The company announced soft sales growth in comparable stores, admitting that bad press that surrounded a recent scandal related to overcharging had weighed on its sales during a time when it has been struggling to compete against the huge proliferation of organic and natural offerings at other grocers that are more mainstream.
It also missed estimates on earnings on both its top line and bottom and gave guidance for its fourth quarter that was lighter than had been expected.
During its fiscal third quarter, sales at comparable stores were up only 1.3% once they were adjusted for fluctuations for currency compared to an increase last year during the same period of 3.9%.
Sales dropped the final two weeks during the quarter after the company was found to have been overcharging its customers for certain products that were pre-packaged in New York City.
Later executives admitted to mistakes being made and a video apology was released. However, the backlash seems as if it persisted into the ongoing quarter with sales at comparable stores for just three weeks of the new quarter up only 0.6%.
The high-end supermarket known for its rather expensive offerings of organic vegetable and fruits had faced more competition from mainstream competitors such as Walmart and Kroger.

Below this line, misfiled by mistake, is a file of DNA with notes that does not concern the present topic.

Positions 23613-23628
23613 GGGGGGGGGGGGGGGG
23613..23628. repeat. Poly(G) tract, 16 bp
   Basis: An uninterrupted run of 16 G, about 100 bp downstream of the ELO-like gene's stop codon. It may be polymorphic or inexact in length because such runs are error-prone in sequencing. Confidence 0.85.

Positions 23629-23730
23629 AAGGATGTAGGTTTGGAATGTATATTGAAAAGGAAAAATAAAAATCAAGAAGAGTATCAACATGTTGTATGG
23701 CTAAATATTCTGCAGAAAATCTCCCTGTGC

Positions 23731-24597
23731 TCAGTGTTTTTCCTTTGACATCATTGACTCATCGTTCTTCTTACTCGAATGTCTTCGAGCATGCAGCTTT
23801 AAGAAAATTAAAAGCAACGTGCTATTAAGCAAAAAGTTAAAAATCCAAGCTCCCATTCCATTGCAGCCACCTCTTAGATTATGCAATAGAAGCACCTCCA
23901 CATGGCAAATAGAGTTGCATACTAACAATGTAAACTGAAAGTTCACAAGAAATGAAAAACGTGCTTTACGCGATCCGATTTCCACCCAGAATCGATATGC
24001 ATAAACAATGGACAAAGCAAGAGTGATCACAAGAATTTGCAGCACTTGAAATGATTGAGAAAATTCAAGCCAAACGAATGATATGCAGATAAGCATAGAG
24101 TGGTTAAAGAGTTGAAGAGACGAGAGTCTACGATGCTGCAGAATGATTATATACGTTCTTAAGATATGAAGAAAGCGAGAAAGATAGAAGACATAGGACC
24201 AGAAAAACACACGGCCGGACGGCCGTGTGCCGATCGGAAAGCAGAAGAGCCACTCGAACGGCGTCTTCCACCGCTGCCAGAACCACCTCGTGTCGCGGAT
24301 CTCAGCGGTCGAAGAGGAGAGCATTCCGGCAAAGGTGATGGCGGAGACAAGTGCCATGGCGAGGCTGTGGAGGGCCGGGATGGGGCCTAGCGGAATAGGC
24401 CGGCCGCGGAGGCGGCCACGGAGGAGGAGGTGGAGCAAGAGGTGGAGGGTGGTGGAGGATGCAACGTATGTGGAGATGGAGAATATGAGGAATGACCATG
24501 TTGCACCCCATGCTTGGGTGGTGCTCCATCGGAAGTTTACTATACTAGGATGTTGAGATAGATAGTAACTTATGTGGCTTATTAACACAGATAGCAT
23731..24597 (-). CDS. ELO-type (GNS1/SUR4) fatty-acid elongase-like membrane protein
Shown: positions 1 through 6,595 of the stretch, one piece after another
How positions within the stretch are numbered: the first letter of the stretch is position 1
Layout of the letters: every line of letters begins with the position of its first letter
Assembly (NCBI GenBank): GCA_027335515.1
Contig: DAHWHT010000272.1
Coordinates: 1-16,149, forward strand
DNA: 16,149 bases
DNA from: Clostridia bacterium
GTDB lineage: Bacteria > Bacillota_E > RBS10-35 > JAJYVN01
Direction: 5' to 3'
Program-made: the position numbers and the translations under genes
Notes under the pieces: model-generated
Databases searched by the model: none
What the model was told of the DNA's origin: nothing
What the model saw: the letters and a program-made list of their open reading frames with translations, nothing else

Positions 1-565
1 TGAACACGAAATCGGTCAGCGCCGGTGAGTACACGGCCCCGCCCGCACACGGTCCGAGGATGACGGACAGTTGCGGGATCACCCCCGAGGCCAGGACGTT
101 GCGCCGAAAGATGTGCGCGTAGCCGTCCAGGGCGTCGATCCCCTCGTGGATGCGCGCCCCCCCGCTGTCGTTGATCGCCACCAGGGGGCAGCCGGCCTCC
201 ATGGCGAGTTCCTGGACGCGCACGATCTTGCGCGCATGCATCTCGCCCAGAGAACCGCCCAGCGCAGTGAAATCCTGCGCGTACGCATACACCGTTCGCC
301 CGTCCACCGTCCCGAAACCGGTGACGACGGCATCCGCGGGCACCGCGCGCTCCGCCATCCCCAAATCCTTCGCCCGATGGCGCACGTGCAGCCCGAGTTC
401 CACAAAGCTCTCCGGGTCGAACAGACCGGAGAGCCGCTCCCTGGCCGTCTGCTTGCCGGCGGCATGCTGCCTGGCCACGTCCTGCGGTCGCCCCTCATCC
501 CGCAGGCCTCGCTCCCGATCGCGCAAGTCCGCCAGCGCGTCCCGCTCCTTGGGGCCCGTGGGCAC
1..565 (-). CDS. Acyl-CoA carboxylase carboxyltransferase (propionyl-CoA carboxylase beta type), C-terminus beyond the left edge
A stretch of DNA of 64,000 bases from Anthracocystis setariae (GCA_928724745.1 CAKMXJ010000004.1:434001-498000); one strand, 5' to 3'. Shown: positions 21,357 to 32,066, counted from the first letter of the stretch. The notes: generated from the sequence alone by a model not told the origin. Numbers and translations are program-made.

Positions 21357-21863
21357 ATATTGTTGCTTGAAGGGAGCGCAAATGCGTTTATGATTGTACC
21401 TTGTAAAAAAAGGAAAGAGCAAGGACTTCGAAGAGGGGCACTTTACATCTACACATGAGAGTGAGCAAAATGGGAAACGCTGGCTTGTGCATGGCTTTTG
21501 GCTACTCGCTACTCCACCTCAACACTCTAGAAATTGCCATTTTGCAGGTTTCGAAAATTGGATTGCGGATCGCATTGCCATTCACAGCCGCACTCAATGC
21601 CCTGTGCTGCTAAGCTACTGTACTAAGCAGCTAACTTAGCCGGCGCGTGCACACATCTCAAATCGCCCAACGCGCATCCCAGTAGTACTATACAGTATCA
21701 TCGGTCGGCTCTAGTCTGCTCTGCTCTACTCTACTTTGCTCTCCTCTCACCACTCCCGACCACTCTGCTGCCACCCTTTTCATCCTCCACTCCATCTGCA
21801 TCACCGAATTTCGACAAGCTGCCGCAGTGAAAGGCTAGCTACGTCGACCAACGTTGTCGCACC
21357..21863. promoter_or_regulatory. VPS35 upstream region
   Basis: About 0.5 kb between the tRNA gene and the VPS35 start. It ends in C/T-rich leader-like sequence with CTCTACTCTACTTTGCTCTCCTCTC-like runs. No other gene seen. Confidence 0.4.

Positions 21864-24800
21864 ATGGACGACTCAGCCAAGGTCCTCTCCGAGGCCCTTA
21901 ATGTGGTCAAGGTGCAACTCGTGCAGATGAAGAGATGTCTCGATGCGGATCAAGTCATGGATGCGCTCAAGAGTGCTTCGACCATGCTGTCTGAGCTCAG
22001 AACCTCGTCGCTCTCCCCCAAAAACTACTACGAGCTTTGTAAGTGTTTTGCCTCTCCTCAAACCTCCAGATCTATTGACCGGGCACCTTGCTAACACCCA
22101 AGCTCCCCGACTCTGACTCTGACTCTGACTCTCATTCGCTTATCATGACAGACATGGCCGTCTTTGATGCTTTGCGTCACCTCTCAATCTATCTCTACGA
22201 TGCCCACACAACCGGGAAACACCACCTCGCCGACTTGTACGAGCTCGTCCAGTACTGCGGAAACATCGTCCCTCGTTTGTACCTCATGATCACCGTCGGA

In its attempt to increase sales, it has started a number of different initiatives, including a chain of smaller stores that have less expensive produce called 365, after the everyday value brand at the grocers that is aimed at millennials.
Walter Robb the CEO said the marketplace is quickly changing and we think the necessary steps are being made to position the company for the long term.
On Wednesday, the company announced it would open up to five of its new 365 stores during 2016 and had secured leases for all five locations. The first store will be in Los Angeles followed by stores in Santa Monica, Houston, Bellevue and Portland.